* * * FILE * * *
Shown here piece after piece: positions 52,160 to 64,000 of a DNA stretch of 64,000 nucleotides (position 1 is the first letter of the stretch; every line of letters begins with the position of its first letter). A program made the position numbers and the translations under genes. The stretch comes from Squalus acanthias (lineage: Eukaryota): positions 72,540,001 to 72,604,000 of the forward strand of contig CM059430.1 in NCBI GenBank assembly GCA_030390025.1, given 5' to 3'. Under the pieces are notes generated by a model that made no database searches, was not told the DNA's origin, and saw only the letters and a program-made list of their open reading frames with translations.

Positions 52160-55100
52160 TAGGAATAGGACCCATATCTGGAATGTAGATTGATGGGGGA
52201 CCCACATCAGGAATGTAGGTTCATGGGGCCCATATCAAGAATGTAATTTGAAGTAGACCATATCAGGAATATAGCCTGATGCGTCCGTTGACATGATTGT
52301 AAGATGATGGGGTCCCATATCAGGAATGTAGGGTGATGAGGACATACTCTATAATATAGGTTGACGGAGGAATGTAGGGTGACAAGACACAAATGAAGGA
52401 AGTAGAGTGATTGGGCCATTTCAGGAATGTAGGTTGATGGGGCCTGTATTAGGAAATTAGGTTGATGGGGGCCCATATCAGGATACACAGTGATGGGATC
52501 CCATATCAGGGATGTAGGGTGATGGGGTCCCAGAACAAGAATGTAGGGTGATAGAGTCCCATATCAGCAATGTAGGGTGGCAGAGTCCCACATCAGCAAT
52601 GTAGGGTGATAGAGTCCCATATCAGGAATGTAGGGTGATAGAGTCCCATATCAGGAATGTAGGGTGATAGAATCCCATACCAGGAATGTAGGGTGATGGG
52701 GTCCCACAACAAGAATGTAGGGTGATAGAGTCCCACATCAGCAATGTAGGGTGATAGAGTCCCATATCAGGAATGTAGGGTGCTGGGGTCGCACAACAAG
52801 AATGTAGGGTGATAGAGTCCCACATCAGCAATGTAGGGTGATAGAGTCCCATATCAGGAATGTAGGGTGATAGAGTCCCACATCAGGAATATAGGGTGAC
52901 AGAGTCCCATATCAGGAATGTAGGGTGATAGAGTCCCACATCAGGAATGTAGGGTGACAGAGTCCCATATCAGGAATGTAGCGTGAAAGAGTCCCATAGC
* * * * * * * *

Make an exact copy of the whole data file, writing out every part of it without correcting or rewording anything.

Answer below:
Shown here piece after piece: positions 52,160 to 64,000 of a DNA stretch of 64,000 nucleotides (position 1 is the first letter of the stretch; every line of letters begins with the position of its first letter). A program made the position numbers and the translations under genes. The stretch comes from Squalus acanthias (lineage: Eukaryota): positions 72,540,001 to 72,604,000 of the forward strand of contig CM059430.1 in NCBI GenBank assembly GCA_030390025.1, given 5' to 3'. Under the pieces are notes generated by a model that made no database searches, was not told the DNA's origin, and saw only the letters and a program-made list of their open reading frames with translations.

Positions 52160-55100
52160 TAGGAATAGGACCCATATCTGGAATGTAGATTGATGGGGGA
52201 CCCACATCAGGAATGTAGGTTCATGGGGCCCATATCAAGAATGTAATTTGAAGTAGACCATATCAGGAATATAGCCTGATGCGTCCGTTGACATGATTGT
52301 AAGATGATGGGGTCCCATATCAGGAATGTAGGGTGATGAGGACATACTCTATAATATAGGTTGACGGAGGAATGTAGGGTGACAAGACACAAATGAAGGA
52401 AGTAGAGTGATTGGGCCATTTCAGGAATGTAGGTTGATGGGGCCTGTATTAGGAAATTAGGTTGATGGGGGCCCATATCAGGATACACAGTGATGGGATC
52501 CCATATCAGGGATGTAGGGTGATGGGGTCCCAGAACAAGAATGTAGGGTGATAGAGTCCCATATCAGCAATGTAGGGTGGCAGAGTCCCACATCAGCAAT
52601 GTAGGGTGATAGAGTCCCATATCAGGAATGTAGGGTGATAGAGTCCCATATCAGGAATGTAGGGTGATAGAATCCCATACCAGGAATGTAGGGTGATGGG
52701 GTCCCACAACAAGAATGTAGGGTGATAGAGTCCCACATCAGCAATGTAGGGTGATAGAGTCCCATATCAGGAATGTAGGGTGCTGGGGTCGCACAACAAG
52801 AATGTAGGGTGATAGAGTCCCACATCAGCAATGTAGGGTGATAGAGTCCCATATCAGGAATGTAGGGTGATAGAGTCCCACATCAGGAATATAGGGTGAC
52901 AGAGTCCCATATCAGGAATGTAGGGTGATAGAGTCCCACATCAGGAATGTAGGGTGACAGAGTCCCATATCAGGAATGTAGCGTGAAAGAGTCCCATAGC